With television success now looking unlikely, it is unclear where the Chinese hyperpop will go next. Some mainstream artists have flirted with the movement: Pop star Chris Lee has dabbled in alternative forms of pop music, while Akini Jing’s music has been compared to the PC Music release.

But Chinese hyperpop artists often find themselves overlooked. When the Chinese media covered hyperpop, they tended to portray it as a global youth trend and focus on producers working in Europe and the United States.

The artists who spoke to Sixth Tone seemed mostly pessimistic about the chances of hyperpop entering the mainstream in China. The music is just too niche. But none of them intend to give up: the creativity that the music inspires and the unity it creates between the musician and the audience encourages them to continue to immerse themselves in it.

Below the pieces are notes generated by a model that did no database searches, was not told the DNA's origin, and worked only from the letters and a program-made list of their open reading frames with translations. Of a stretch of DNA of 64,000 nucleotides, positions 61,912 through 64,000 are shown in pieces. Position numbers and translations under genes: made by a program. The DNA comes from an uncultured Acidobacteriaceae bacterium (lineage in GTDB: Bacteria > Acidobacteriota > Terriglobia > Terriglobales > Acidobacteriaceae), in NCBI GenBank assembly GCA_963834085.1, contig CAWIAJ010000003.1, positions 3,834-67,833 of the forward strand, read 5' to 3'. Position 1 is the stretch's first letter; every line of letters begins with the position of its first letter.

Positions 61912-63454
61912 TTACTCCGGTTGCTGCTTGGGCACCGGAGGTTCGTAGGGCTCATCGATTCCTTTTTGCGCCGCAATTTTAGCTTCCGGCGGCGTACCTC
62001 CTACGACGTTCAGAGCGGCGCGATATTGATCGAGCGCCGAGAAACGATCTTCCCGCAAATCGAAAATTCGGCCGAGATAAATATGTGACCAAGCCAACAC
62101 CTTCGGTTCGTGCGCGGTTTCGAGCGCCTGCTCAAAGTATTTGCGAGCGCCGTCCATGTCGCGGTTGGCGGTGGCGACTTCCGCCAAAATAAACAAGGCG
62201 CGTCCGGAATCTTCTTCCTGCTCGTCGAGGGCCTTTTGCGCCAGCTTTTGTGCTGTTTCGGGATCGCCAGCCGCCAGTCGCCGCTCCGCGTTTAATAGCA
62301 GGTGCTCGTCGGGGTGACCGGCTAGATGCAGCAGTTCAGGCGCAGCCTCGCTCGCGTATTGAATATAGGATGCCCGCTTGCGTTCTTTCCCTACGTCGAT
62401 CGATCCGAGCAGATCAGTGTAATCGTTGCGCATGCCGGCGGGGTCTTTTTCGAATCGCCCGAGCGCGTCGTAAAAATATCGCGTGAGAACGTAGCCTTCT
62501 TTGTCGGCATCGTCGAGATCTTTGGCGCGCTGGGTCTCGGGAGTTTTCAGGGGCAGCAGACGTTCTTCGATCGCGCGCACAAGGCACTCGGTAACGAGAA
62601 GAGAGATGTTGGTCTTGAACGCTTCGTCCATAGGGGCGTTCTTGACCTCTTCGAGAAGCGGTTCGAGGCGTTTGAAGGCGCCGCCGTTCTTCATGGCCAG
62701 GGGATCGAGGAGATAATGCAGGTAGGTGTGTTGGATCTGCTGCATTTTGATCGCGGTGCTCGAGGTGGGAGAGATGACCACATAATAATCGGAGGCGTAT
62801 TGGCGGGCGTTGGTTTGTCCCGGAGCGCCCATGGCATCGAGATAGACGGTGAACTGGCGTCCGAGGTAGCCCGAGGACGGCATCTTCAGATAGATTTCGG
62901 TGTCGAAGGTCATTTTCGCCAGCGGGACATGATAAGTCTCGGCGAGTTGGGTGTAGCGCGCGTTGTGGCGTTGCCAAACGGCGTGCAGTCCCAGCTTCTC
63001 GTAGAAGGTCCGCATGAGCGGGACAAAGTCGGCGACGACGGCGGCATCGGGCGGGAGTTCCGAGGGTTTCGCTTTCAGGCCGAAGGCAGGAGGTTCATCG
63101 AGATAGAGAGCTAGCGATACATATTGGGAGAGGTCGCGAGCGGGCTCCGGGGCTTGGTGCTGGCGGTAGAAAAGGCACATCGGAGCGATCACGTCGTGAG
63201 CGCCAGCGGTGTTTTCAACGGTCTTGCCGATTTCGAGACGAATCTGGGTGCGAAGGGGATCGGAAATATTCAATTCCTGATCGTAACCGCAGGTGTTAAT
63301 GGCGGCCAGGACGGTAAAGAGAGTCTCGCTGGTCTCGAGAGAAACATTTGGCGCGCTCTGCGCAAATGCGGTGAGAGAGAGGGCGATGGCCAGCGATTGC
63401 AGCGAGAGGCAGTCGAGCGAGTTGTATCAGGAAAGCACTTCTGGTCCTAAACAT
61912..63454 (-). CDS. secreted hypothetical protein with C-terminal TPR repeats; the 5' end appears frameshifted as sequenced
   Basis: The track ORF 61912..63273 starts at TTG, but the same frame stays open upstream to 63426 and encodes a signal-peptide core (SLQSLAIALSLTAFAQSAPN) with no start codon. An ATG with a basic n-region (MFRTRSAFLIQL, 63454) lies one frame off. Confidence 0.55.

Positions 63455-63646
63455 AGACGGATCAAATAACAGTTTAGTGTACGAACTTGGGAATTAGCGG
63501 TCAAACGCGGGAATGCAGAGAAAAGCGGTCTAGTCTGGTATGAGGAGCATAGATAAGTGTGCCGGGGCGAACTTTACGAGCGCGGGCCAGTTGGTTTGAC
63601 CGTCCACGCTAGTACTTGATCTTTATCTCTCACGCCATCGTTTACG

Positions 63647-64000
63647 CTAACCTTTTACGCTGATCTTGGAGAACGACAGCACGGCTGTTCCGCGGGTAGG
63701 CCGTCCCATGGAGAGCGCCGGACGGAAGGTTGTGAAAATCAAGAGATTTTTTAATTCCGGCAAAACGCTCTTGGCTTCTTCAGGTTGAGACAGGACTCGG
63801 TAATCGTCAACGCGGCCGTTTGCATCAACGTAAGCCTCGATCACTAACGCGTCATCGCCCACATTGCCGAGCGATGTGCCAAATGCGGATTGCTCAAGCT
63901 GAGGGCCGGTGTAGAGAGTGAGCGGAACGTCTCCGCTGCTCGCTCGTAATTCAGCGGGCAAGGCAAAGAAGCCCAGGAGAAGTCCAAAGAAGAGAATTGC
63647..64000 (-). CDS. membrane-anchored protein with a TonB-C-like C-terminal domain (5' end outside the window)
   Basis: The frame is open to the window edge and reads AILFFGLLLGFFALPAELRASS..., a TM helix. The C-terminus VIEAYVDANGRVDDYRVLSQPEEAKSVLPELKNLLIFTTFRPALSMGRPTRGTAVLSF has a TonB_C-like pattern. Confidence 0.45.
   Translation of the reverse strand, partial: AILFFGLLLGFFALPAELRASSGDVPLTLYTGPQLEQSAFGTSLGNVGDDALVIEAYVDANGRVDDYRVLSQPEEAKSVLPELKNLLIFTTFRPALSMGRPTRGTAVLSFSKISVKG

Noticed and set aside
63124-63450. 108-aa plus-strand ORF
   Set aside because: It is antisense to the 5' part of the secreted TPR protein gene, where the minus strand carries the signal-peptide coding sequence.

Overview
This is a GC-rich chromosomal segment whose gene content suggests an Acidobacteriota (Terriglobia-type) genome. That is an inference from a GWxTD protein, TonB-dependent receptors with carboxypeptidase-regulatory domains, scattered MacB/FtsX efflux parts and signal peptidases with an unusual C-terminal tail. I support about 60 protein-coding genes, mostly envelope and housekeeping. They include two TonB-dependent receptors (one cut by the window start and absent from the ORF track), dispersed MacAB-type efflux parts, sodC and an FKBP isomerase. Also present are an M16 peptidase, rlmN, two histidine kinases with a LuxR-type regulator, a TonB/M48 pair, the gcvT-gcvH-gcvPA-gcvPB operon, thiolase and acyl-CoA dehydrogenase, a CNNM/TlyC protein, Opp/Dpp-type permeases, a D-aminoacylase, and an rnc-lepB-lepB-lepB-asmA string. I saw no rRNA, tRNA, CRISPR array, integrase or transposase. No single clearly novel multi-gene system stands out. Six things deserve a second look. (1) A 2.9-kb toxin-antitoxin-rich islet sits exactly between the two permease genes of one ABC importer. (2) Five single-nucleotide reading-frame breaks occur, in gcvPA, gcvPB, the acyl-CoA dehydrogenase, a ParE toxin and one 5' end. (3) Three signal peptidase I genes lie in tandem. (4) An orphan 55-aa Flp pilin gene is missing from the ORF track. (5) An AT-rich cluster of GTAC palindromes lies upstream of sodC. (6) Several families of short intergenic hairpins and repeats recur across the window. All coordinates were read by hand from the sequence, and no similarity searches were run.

“There will always be listeners who think my music is too weird and scold me, but I’m actually at peace with the negative comments,” Billionhappy says. “I know what I’m doing and I can definitely do better in the future. ”

Hyperpop artist GG Longxia poses for a photo.  Courtesy of the artist

Hyperpop artist GG Longxia poses for a photo. Courtesy of the artist

GG Longxia, another hyperpop musician from the eastern city of Hangzhou, echoes this view. He recently made his own demoralizing television debut on Tencent’s talent show “The Coming Ones”, but he refuses to take it to heart. What matters, he says, is the joy that hyperpop brings to him and his fans.

“I find sincerity, kindness, sadness, anger, jealousy and more in this style of music. I can express any emotion – or even just look good or fuck it up, ”he says. “This music will appeal to all lovely people.”

Publisher: Dominic Morgan.

(Header image: Gao Jiafeng poses for a photo. Courtesy the artist)